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<p>"Kingsolver is a gifted magician of words."<br />—<em>Time</em></p><p>The extraordinary <em>New York Times</em> bestselling author of <em>The Lacuna</em> (winner of the Orange Prize), <em>The Poisonwood Bible</em> (nominated for the Pulitzer Prize), and <em>Animal, Vegetable, Miracle</em>, Barbara Kingsolver returns with a truly stunning and unforgettable work. <em>Flight Behavior</em> is a brilliant and suspenseful novel set in present day Appalachia; a breathtaking parable of catastrophe and denial that explores how the complexities we inevitably encounter in life lead us to believe in our particular chosen truths. Kingsolver's riveting story concerns a young wife and mother on a failing farm in rural Tennessee who experiences something she cannot explain, and how her discovery energizes various competing factions—religious leaders, climate scientists, environmentalists, politicians—trapping her in the center of the conflict and ultimately opening up her world. <em>Flight Behavior</em> is arguably Kingsolver's must thrilling and accessible novel to date, and like so many other of her acclaimed works, represents contemporary American fiction at its finest.</p>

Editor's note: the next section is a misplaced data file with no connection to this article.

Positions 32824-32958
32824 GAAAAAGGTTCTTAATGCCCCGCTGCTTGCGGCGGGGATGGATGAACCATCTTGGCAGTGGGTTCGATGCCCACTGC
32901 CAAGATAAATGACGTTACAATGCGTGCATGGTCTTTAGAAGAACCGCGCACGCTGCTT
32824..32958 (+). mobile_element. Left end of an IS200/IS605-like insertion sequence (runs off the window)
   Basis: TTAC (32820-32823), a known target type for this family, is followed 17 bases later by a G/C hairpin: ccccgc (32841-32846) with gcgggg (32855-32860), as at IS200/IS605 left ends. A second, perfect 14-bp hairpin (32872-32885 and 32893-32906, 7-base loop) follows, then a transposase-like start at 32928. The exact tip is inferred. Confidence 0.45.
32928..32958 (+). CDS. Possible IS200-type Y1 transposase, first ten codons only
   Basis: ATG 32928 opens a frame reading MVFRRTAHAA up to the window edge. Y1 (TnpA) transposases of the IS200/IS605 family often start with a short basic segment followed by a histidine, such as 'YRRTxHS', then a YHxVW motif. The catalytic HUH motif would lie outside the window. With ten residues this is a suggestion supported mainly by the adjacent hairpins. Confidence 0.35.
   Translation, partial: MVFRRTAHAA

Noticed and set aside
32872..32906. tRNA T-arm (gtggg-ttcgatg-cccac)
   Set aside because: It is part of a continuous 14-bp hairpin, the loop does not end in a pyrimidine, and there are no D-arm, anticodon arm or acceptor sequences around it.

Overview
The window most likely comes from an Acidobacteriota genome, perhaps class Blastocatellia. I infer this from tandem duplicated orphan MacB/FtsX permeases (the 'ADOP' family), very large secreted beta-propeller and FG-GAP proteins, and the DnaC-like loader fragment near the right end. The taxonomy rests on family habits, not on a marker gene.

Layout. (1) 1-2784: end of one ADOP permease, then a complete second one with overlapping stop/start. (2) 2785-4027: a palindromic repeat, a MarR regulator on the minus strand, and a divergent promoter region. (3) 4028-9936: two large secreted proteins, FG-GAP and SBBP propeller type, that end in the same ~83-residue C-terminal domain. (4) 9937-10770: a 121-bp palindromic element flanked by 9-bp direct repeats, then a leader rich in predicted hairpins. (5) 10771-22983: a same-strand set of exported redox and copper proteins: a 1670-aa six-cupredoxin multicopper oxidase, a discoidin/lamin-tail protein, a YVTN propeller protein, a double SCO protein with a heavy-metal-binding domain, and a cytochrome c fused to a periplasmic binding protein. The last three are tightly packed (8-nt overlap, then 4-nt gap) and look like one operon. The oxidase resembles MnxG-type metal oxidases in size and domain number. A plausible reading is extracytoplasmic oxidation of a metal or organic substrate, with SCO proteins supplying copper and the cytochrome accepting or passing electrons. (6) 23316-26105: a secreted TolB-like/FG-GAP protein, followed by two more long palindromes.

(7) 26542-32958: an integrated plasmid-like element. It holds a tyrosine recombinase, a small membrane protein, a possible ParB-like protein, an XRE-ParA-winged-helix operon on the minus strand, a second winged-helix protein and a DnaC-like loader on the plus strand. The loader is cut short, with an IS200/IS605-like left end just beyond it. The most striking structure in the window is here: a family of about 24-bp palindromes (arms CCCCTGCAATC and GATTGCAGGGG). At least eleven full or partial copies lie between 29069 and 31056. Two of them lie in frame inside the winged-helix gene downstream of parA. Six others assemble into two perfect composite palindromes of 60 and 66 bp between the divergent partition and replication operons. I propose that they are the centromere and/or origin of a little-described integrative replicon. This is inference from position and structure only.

<b>Amazon Best Books of the Month, November 2012:</b> In what may be the first novel to realistically imagine the near-term impact of “global weirding,” Barbara Kingsolver sets her latest story in rural Appalachia . In fictional Feathertown, Tennessee, Dellarobia Turnbow--on the run from her stifling life--charges up the mountain above her husband’s family farm and stumbles onto a “valley of fire” filled with millions of monarch butterflies. This vision is deemed miraculous by the town’s parishioners, then the international media. But when Ovid, a scientist who studies monarch behavior, sets up a lab on the Turnbow farm, he learns that the butterflies’ presence signals systemic disorder--and Dellarobia's in-laws’ logging plans won’t help. Readers who bristle at politics made personal may be turned off by the strength of Kingsolver’s convictions, but she never reduces her characters to mouthpieces, giving equal weight to climate science and human need, to forces both biological and biblical. Her concept of family encompasses all living beings, however ephemeral, and <i>Flight Behavior</i> gracefully, urgently contributes to the dialogue of survival on this swiftly tilting planet. --<i>Mari Malcolm</i>